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This is now deprecated - Please use Commands

See the commands section for setting these up.

The DroneDeploy Robotics Portal provides the ability to easily bind to a robot for secure control from the cloud.

The following needs to take place to setup control:

  1. Two agent components must be enabled and configured for the robot you want to control
  2. Controls must be configured to specify what payloads are sent to the robot's plugin for specific actions to take place
  3. You must choose when the controls are called, for example from a custom button in the DroneDeploy Robotics Portal or via secure APIs.

For working demonstrations for controls and buttons please review the MAVLink: Deploy an ArduPilot Simulator and ROS: Deploy a TurtleBot Simulator tutorials which have everything pre-configured for control.

Agent Components with Control

DroneDeploy provides Agent plugins for MAVLink and ROS (respectively called mavlink and ros) which provides bidirectional streaming of control messages to your robot.

Regardless of which control plugin you're using (MAVlink or ROS, or both), you will need to enable the Control Receiver component.


You can think of a Control as a bridge between cloud functionality and the robot's onboard functionality. A Control can also optionally have any number of parameters that are passed into it. Parameter input values can be varied outside of the saved configuration, by connecting a Button.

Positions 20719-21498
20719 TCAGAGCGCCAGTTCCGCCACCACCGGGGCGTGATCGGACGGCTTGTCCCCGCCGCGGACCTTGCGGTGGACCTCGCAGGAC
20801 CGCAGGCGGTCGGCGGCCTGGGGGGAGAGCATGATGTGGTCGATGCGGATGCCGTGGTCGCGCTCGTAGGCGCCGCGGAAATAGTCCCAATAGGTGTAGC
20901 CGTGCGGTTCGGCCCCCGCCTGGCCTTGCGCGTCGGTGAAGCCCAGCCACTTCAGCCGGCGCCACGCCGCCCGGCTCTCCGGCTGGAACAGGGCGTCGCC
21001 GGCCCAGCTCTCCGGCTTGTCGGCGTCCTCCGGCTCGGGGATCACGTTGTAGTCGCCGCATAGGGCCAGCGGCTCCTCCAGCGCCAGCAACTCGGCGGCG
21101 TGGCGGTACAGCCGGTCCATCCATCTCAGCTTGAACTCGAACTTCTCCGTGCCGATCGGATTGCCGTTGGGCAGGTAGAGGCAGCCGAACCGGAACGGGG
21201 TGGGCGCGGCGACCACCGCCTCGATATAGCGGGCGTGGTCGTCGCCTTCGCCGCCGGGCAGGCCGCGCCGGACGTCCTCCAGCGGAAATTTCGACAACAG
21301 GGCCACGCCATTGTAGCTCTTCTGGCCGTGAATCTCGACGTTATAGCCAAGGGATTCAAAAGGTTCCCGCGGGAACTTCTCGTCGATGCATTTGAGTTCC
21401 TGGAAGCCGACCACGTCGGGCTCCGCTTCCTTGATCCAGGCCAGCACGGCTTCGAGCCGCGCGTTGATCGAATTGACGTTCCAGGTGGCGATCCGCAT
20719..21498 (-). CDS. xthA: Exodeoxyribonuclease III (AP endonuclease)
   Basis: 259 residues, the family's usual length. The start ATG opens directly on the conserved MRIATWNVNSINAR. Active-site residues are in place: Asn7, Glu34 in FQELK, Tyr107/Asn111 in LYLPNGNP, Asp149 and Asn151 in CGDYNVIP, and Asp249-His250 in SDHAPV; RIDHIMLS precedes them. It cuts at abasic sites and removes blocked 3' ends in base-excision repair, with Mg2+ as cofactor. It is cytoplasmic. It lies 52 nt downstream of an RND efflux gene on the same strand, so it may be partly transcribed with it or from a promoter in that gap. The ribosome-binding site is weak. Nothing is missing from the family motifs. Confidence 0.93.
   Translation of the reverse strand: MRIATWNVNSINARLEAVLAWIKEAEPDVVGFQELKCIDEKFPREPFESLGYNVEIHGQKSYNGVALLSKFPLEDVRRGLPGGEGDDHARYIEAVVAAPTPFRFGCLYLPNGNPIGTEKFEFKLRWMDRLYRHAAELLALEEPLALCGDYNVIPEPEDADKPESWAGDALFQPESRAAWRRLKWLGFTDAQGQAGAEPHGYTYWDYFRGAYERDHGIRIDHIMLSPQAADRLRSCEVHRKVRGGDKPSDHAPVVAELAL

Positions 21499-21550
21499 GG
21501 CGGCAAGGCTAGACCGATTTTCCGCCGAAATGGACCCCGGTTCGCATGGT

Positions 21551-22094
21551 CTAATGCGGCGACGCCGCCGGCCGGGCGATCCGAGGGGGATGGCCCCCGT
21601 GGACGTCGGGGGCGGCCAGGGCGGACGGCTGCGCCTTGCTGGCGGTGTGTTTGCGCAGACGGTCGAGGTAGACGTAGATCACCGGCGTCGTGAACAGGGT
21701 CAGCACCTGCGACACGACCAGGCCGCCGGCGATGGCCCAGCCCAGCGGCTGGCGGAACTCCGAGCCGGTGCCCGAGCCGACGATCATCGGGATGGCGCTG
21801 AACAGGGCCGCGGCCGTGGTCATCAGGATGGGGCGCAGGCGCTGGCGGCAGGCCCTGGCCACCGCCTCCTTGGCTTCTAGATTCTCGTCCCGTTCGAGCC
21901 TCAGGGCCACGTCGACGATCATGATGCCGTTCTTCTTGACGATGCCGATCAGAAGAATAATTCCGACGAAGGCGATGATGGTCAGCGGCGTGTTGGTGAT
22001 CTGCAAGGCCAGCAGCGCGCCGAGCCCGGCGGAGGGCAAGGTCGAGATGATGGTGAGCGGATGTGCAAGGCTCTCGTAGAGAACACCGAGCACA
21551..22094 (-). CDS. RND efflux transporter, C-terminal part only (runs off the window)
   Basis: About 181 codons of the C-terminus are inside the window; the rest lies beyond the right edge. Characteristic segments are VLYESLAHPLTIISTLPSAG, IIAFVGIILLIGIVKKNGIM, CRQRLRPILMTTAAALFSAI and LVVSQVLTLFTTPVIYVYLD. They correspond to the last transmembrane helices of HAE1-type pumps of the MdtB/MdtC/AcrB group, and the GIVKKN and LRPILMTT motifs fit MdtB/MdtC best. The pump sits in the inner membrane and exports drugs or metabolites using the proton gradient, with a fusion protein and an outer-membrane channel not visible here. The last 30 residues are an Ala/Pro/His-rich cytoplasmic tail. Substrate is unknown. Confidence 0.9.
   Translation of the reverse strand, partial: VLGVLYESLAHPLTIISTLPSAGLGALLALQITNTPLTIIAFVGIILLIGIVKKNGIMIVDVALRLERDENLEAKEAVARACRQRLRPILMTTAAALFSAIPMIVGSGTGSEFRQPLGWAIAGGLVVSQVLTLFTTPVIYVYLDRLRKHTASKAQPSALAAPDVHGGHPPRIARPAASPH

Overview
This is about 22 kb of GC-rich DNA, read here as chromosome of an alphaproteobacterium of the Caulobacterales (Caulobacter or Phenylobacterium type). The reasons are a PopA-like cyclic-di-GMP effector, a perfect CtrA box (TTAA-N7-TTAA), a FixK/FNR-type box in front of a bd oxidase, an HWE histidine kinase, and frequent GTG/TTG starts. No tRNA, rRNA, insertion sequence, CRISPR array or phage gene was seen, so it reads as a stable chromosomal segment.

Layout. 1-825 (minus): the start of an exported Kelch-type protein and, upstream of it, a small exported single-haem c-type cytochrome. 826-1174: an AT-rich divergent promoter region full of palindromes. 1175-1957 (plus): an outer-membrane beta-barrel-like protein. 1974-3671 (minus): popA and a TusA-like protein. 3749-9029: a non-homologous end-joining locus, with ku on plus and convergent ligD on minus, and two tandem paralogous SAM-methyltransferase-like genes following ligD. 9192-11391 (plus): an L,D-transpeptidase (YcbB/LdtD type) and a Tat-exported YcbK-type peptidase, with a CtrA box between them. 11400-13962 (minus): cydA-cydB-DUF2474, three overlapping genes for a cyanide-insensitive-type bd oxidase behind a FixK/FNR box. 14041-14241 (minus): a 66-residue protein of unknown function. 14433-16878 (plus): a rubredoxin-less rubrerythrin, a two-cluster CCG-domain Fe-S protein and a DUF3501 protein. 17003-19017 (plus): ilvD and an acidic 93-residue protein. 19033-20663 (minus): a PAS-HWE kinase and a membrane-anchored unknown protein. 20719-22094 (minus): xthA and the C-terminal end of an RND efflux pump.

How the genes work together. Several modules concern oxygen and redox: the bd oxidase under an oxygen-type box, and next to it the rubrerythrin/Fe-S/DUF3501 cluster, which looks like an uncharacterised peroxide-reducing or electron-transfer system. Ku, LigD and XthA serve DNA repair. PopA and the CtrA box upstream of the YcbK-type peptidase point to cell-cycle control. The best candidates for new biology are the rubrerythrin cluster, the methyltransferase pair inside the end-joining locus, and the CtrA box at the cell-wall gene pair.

Controls (and Buttons) can either be added directly to a robot, or via its Profile definition.

ROS Example (TurtleBot Online Tutorial)

In this example, you configure a Control called move, and you want this Control to pass a Twist message into the /turtle1/cmd_vel topic for your robot to act on.

The twist message needs two parameters, the x value for forwards and backwards and z values for the amount of left/right twist.

Control Name: move

Destination: /ros/turtle1/cmd_vel

Payload Template: Note this is just a JSON representation of the existing twist message from the Turtlebot package - the corresponding message for your robot may be different, but either way you can configure it for exactly what your robot is expecting:

{ "linear": { "x": $forwardBack, "y": 0, "z": 0 }, "angular": { "x": 0, "y": 0, "z": $twist } }


  • forwardBack
  • twist

MAVLink Example

In this example, you want a Control called MAV_CMD_NAV_TAKEOFF, which when sent to your MAV-based aircraft tells the flight controller to take off.


Destination: /mavlink/COMMAND_LONG

Payload Template: This assumes your robot is armed and ready for flight.

{ "target_system": 1, "target_component": 1,  "command": 22, "param7": $altitude}


  • altitude